I’ve been asked a number of times over the years, how did I know my son was autistic and what was the road to diagnosis….
As autism is a spectrum disorder (ASD), it affects people in many different ways which means the signs are varied but there are some usual common traits that make it easier to pick up on in some children as opposed to others. Where you live, also makes a huge difference in relation to how the diagnosis is achieved. All I can do is share with you about those early years and how I knew something was different about Joseph.
After I’d given birth to Joseph, I was expecting this happy, flowery parenting experience that everyone else has. Yes, there was an expectation that there would be a few sleepless nights but nothing a shift worker couldn’t cope with. I was expecting a few leaky nipples, but breast pads would fix that.
What else could possibly be thrown at me that couldn’t be fixed with a trip to a supermarket or a power nap on the sofa?
How about the child that never slept for 18 months? And when I say never slept, I do actually mean that.
How about the child that was diagnosed with acid reflux after being admitted to hospital with the words written across his records Failing to thrive? Yes, people still do actually use that shit terminology.
How about surgical procedures to correct a block tear duct? (his not mine, there was no chance of mine being blocked with the amount tears that flowed through them)
What about the casual mention from the doctor, when he asked us at 8 months old whether anyone had told us about Joseph’s heart murmur?
How about the lurking breast lump after finishing breastfeeding that was biopsied. Or the two admissions for myself for an abscess in a place was that rather painful to say the least. This was all ongoing whilst my mother in law was fighting her own battle with a brain tumour and that affected the whole family in more ways than you could ever imagine. I was actually looking forward to going back to work after maternity leave for a rest.
Could anymore shit be thrown at me?
Possibly not, but all people saw on the outside was someone who’d had a few unlucky breaks and managed to keep afloat. I wouldn’t allow anyone to think that I wasn’t coping. But I wasn’t sleeping, and I was tearful. Mainly behind closed doors, because to admit how I felt would be an admission of failure.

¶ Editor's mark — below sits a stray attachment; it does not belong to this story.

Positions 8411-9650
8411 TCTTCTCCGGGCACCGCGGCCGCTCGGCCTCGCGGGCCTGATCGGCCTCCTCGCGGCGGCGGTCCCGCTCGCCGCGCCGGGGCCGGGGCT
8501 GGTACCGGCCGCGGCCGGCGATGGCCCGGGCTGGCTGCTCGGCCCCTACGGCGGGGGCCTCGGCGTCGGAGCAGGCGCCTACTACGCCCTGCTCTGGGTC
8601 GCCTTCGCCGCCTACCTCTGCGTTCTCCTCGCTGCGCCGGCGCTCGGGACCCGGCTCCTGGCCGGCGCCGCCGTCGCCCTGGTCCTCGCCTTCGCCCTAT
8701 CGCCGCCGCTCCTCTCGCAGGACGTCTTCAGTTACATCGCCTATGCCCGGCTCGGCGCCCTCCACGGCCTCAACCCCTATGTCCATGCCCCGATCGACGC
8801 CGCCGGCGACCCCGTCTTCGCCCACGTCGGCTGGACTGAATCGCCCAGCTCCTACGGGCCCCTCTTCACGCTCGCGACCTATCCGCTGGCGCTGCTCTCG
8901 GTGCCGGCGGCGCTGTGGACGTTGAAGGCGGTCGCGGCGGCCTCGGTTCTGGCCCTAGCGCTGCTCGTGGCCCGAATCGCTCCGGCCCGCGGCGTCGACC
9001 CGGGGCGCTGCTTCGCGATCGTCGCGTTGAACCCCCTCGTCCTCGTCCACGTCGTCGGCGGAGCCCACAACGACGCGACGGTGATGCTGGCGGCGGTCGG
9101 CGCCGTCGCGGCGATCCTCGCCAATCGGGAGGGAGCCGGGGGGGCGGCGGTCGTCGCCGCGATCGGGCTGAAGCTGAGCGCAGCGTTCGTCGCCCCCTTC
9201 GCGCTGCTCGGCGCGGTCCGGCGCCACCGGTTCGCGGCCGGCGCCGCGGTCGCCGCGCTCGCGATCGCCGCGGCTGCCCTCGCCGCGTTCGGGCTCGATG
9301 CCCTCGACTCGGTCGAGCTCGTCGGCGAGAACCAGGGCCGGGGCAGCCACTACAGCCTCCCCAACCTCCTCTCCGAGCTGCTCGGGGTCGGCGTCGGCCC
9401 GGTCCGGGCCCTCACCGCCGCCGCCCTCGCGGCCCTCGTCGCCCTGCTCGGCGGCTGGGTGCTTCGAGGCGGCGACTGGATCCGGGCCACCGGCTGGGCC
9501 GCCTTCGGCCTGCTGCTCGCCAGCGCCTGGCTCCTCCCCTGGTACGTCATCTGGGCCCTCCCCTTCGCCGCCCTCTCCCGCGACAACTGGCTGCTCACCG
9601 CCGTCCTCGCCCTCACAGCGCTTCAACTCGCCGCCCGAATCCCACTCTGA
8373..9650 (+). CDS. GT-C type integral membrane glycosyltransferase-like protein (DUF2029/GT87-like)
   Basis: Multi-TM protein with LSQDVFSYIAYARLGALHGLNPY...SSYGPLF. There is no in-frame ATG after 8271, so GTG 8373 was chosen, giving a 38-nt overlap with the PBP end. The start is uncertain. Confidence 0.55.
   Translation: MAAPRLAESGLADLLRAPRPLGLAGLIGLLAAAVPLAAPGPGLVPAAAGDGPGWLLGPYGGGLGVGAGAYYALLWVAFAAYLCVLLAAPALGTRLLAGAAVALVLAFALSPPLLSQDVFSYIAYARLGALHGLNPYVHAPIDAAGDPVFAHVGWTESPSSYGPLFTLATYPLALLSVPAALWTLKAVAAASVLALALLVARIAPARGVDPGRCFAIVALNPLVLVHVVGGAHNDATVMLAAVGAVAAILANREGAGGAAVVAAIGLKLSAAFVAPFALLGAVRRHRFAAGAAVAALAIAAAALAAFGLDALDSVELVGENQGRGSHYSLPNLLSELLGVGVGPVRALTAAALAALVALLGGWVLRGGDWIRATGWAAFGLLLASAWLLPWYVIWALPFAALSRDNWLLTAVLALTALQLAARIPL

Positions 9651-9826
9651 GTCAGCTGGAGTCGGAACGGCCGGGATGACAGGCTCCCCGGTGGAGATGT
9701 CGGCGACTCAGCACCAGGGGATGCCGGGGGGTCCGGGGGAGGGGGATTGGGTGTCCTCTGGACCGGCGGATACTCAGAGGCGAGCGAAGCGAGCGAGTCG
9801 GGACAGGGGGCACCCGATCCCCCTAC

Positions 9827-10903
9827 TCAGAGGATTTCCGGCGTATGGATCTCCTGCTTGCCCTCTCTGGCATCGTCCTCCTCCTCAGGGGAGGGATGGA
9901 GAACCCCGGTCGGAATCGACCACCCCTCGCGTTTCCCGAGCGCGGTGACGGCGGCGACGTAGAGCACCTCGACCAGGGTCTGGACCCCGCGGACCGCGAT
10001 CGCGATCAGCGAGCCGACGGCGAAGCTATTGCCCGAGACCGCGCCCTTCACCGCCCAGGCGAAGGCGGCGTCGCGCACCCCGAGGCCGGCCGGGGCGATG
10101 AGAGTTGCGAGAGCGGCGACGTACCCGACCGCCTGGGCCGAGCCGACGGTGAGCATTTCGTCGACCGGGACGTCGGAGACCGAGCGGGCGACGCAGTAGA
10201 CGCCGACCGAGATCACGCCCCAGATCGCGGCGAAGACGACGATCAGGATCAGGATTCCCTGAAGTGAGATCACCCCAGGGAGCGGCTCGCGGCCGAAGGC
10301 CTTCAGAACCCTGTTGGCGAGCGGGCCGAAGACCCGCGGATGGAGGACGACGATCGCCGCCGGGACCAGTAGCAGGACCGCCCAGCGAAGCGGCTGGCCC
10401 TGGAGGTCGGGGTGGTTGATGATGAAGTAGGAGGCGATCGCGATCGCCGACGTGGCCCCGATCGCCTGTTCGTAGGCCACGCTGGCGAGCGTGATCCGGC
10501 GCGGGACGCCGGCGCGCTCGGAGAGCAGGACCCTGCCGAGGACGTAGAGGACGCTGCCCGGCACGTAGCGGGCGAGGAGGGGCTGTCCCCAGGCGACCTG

Things would soon get easier, Joseph would eventually start sleeping better and life would soon be that picture of flowers and happiness that I had imagined in my head so long ago.
Only that never materialised.
No sooner had Joseph’s reflux episodes settled down, I had a number of professionals asking questions around Joseph’s development. They were not welcome at my door. I knew what the questions were implying, and I was far from ready to embark on another journey to what appeared to be autism street. They literally could have shoved their books, questions and notes up their arses because I was ready for some slack to be cut.
Autism was not welcome at our house.
Because Joseph had experienced so many problems, I had ignored the subtle signs of his autism. I had seen him showing an unusual fascination in certain activities. I had noticed that his speech had been lacking along with an ability to sit, concentrate and listen. I chose to ignore them because I couldn’t cope with what the future may hold.
Life after his diagnosis when he was 3 years old was tough. I had recently split from my husband and I know for many parents, a diagnosis can be a relief after years of battling, but I just saw it as one more problem to deal with and struggled to cope for a long period after.
In 2012 I finally had the courage to speak up and admit I wasn’t coping.
I realised that I didn’t need to be ‘Superwoman’ and it was okay to say that a situation was difficult. That was a turning point for me, others around me and a time where I could begin the process that would bring about so much change to my own and Joseph’s life.
I’ve experienced so many different emotions since this time, absolute lows to raging highs and I have now accepted that is part and parcel of being a parent, let alone one of a child with additional needs.
After Joseph was diagnosed, I wanted a mentor to show me how life could be further along the journey. One who would tell me the truth, give me strength without leading me blindly and I couldn’t find that person. I started blogging in 2016, initially sharing some of my ramblings from when Joseph was diagnosed with autism. It was a huge step for me as I had never shared some of my innermost thoughts and wondered how it would be received. Although my blogging started as a cathartic release, it quickly became obvious that I was now that mentor to others. I wasn’t sharing all the fluffy stuff but bringing a mountain of honesty and often humour to our posts.
I don’t know how long it will continue for, I’ve already exceeded any expectations I may have had. I continue to work full time and balancing the needs of our family life is somewhat difficult to say the least.
There are many people who read our posts who don’t have autism touching their lives, which is brilliant. If I have taught other people more about the differences in autism and how life can be as a parent, I’ve reached my destination.
Image credit: Tina Medlock